This post was contributed by Kate Rezac, NCEA Monarch Grant Program Teacher Leader
Our lens has changed this year, and now we view our learning with a new perspective. We find the importance of the Monarch, the beauty of creation, the value of citizen science, and the blessings of creation around us every single day. We are waiting for the blooms and for the butterflies to return.
We recently read nonfiction texts and examined features like headings, illustrations, captions, diagrams, and maps. We read migration stories of Monarchs, whales, and whooping cranes. We were touched to see the efforts of Operation Migration. They work to support the cranes as they migrate. Students used iPads to “meet” some of the cranes and follow their migration path at www.journeynorth.org. We could not help but feel a special connection to them as we work to support the Monarchs.
The students also wanted to write letters of thanks to Dr. Wagner who made our Monarch grant possible. Using topic sentences with supporting details, the students composed thoughtful letters stating why the Monarchs, the garden, and the efforts are so important. It was beautiful to witness students constructing such meaningful letters.
With a skip in our step, we walked through the garden and saw tulips and daffodils emerging! Our garden is one of the Journey North Tulip Test gardens. We are one of the locations around the world that document the coming of spring and red emperor tulips. Students and community members planted over 1,200 bulbs in the fall. We are anxious to see the beauty unfold in the next few weeks.
Before the snow fell, individuals from the Nebraska Nature Conservancy came to visit our garden. They have been in email contact with us, and they plan to share our efforts with the greater community in their spring bulletin. We are grateful for their outstanding work around the state to be such leaders in being good stewards for creation. We are blessed to do our small part.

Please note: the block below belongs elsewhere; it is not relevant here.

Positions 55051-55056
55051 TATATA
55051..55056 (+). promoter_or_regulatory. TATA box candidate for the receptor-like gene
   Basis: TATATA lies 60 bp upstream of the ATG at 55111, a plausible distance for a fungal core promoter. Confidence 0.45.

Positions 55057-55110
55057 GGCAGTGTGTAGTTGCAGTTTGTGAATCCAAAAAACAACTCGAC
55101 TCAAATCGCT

Last spring students and community members who lost a special loved one created drawings. These drawings were then burned into walnut wooden disks by a thoughtful volunteer. Thanks to a family who donated the wood, we were able to include these special markers of special loved ones in the garden. The Monarchs will love to perch on these beautiful and special pieces in the garden. We were touched to see them, too.
We were saddened to see the cold winter storm that hit the Monarch sanctuaries in Mexico last week. We examined weather maps and observed photos of the snow covered Monarchs. We pray for the Monarchs to survive and prosper despite their hurdles and challenges. We pray for a safe journey for these marvelous migrants. We pray for people to help these amazing creatures by planting milkweed, providing nectar plants, reducing harmful chemicals, and being mindful of Monarch habitats. We also pray in thanksgiving for the beauty, the strength, the transformation of the Monarch….we can learn so much from this butterfly.
Saint Margaret Mary School in Omaha, Nebraska, is a two-time recipient of the NCEA Monarch Rescue Grant. Grantee schools will share monthly updates on their efforts in researching, planning, building, and maintaining the very best monarch-friendly butterfly gardens possible. They will monitor the success or failure of the garden, learning from problems they encounter to plan improvements in subsequent years. Most important, the developing learning modules will incorporate Catholic social teaching on stewardship of the resources God has provided us.